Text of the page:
Consequently, Stats SA revises the historical data by linking the old series to the new series using a simple formula:




Linking results in a continuous series between revised and new, such that the growth rates are not distorted by the change in sample.

Figure 1 illustrates the effect of new samples in terms of levels, measured at current prices. Wholesale trade sales are shown for three different samples, namely 2019, 2021, and 2022. Normally the 2019 sample would have run until June 2020, but COVID‑19 prevented the implementation of new samples in 2020, so the 2019 sample was extended to June 2021. A new sample was drawn in 2021, which was used up until June 2022. The 2022 sample will be used until June 2023.


Figure 1 – Wholesale trade levels



In Figure 1 the 2021 sample lies approximately 6% above the 2019 sample, and the 2022 sample lies approximately 9% above the 2021 sample. However, the patterns for all three samples are similar over time, and as shown in Figure 2 the impact on historical growth rates is relatively small.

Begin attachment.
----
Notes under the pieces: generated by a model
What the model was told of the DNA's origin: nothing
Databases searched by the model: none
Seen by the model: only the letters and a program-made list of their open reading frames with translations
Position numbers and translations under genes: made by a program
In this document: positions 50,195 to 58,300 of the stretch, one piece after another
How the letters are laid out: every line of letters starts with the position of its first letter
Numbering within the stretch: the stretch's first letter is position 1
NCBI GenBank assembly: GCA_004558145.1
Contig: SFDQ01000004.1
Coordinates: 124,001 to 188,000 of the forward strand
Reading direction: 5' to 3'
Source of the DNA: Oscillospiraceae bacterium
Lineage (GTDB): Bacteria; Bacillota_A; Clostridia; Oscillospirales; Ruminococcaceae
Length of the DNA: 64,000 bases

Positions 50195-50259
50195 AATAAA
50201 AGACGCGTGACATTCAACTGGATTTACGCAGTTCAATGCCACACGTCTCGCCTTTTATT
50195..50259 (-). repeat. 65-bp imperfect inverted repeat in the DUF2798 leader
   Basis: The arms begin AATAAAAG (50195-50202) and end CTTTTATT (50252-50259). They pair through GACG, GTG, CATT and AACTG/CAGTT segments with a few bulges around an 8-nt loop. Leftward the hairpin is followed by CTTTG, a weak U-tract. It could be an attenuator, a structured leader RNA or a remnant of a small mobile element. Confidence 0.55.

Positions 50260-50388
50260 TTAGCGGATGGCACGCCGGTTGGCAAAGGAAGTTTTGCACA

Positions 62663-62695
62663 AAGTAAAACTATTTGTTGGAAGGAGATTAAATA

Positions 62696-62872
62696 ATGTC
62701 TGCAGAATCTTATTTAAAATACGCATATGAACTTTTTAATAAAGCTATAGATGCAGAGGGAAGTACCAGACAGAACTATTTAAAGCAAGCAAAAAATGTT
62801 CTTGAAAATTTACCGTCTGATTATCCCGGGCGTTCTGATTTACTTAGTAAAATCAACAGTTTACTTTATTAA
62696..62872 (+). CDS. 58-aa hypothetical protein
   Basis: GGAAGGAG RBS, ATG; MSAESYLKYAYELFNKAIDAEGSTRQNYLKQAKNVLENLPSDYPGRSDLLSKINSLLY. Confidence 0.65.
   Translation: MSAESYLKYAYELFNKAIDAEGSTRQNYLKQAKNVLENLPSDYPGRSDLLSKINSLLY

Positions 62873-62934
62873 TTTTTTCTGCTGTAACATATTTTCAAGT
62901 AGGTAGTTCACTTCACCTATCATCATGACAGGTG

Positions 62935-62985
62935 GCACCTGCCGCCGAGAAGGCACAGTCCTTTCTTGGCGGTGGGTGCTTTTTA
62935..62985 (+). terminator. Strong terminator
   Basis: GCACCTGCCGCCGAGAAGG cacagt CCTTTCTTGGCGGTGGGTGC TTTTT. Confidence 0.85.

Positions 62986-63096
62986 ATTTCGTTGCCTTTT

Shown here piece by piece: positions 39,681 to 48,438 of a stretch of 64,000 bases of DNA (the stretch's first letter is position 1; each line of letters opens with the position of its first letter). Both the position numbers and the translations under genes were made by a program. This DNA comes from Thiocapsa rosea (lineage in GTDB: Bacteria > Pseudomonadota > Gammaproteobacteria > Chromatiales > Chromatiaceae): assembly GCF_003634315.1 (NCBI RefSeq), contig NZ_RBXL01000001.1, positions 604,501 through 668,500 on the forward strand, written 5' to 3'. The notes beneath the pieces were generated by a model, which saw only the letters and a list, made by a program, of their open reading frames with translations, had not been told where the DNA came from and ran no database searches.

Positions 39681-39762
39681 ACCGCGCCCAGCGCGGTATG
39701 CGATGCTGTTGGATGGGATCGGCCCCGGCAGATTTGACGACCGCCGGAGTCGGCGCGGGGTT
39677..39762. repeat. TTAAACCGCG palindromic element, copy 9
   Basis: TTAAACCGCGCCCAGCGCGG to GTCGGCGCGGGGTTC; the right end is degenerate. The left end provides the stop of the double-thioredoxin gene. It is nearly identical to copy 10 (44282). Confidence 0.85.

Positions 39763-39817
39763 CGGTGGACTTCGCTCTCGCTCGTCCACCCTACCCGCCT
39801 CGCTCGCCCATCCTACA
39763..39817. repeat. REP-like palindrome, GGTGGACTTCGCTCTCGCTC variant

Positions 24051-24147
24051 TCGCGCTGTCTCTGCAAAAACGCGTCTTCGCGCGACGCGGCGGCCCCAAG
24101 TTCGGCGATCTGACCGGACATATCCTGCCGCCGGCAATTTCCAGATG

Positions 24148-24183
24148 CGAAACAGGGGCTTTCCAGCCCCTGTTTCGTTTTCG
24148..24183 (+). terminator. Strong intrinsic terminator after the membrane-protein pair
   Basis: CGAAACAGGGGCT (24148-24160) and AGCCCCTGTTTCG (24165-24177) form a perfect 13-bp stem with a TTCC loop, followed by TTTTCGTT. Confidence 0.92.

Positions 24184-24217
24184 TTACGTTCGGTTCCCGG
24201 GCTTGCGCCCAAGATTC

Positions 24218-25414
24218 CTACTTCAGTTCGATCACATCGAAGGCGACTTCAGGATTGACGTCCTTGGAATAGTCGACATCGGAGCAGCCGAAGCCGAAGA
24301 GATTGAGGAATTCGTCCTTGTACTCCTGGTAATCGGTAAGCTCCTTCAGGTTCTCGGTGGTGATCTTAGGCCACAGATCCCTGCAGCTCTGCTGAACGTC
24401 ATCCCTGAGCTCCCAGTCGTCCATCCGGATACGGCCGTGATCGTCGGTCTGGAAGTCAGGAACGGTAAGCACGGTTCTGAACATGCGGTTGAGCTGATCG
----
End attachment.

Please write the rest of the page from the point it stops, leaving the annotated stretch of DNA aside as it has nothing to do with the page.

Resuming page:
Figure 2 shows wholesale trade annual growth rates corresponding to the three different samples, all based on estimates at constant prices. The linking described above is performed at current prices, and the results are then deflated to arrive at constant prices. Thus the effect of linking carries through to constant prices automatically, with two important results for real growth rates. First, the growth rates are not distorted by the introduction of new samples. Second, the newly calculated growth rates are close to those published previously. Differences in growth rates (between the old and new samples) are partly the result of data cleaning processes related to technical issues such as the late receipt of data from respondents, the replacement of imputed values with actual values, and changes in respondents’ reporting structures.


Figure 2 – Wholesale trade growth rates



Figures 3 and 4 show the results for retail trade sales, and they work in the same way as Figures 1 and 2. The gaps between the samples in Figure 3 (retail) are much smaller than those in Figure 1 (wholesale), reflecting the differences between retail and wholesale that we see in Table 1 (for 2021 and 2022).

In Figure 3, note that the sharp upward spikes in retail trade are the high festive-season sales that we see every December (i.e. the data are not seasonally adjusted). Figure 3 also shows a sharp downward spike in April 2020, which is the impact of COVID‑19 and lockdown; a similar downward spike can be seen in Figure 1.